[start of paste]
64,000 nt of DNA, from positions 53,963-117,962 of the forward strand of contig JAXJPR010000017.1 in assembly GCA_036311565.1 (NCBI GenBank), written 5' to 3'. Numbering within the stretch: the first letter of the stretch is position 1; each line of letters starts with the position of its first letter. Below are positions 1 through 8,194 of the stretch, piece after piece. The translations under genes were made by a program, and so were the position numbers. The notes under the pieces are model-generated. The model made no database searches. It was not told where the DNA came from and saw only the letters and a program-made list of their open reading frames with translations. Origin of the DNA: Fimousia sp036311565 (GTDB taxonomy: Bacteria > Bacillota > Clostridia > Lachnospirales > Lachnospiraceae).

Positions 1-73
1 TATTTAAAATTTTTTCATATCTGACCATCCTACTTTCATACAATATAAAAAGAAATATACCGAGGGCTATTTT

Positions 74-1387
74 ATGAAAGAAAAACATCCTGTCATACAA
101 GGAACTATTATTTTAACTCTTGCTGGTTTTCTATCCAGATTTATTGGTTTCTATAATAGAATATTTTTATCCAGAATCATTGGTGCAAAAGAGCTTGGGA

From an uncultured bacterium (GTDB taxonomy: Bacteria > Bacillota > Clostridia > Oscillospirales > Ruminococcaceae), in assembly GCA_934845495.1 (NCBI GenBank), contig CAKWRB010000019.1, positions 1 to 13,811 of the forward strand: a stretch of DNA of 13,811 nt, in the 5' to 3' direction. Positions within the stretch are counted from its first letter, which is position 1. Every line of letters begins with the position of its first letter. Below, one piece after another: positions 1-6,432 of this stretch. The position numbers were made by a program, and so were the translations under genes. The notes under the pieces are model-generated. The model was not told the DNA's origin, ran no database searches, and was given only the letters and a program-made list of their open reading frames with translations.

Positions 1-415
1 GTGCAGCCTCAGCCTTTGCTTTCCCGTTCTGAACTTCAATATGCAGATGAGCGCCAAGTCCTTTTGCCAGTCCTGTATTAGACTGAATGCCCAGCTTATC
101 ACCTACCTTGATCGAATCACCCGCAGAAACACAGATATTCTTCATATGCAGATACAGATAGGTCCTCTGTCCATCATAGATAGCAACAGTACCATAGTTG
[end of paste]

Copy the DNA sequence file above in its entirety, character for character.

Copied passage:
64,000 nt of DNA, from positions 53,963-117,962 of the forward strand of contig JAXJPR010000017.1 in assembly GCA_036311565.1 (NCBI GenBank), written 5' to 3'. Numbering within the stretch: the first letter of the stretch is position 1; each line of letters starts with the position of its first letter. Below are positions 1 through 8,194 of the stretch, piece after piece. The translations under genes were made by a program, and so were the position numbers. The notes under the pieces are model-generated. The model made no database searches. It was not told where the DNA came from and saw only the letters and a program-made list of their open reading frames with translations. Origin of the DNA: Fimousia sp036311565 (GTDB taxonomy: Bacteria > Bacillota > Clostridia > Lachnospirales > Lachnospiraceae).

Positions 1-73
1 TATTTAAAATTTTTTCATATCTGACCATCCTACTTTCATACAATATAAAAAGAAATATACCGAGGGCTATTTT

Positions 74-1387
74 ATGAAAGAAAAACATCCTGTCATACAA
101 GGAACTATTATTTTAACTCTTGCTGGTTTTCTATCCAGATTTATTGGTTTCTATAATAGAATATTTTTATCCAGAATCATTGGTGCAAAAGAGCTTGGGA

From an uncultured bacterium (GTDB taxonomy: Bacteria > Bacillota > Clostridia > Oscillospirales > Ruminococcaceae), in assembly GCA_934845495.1 (NCBI GenBank), contig CAKWRB010000019.1, positions 1 to 13,811 of the forward strand: a stretch of DNA of 13,811 nt, in the 5' to 3' direction. Positions within the stretch are counted from its first letter, which is position 1. Every line of letters begins with the position of its first letter. Below, one piece after another: positions 1-6,432 of this stretch. The position numbers were made by a program, and so were the translations under genes. The notes under the pieces are model-generated. The model was not told the DNA's origin, ran no database searches, and was given only the letters and a program-made list of their open reading frames with translations.

Positions 1-415
1 GTGCAGCCTCAGCCTTTGCTTTCCCGTTCTGAACTTCAATATGCAGATGAGCGCCAAGTCCTTTTGCCAGTCCTGTATTAGACTGAATGCCCAGCTTATC
101 ACCTACCTTGATCGAATCACCCGCAGAAACACAGATATTCTTCATATGCAGATACAGATAGGTCCTCTGTCCATCATAGATAGCAACAGTACCATAGTTG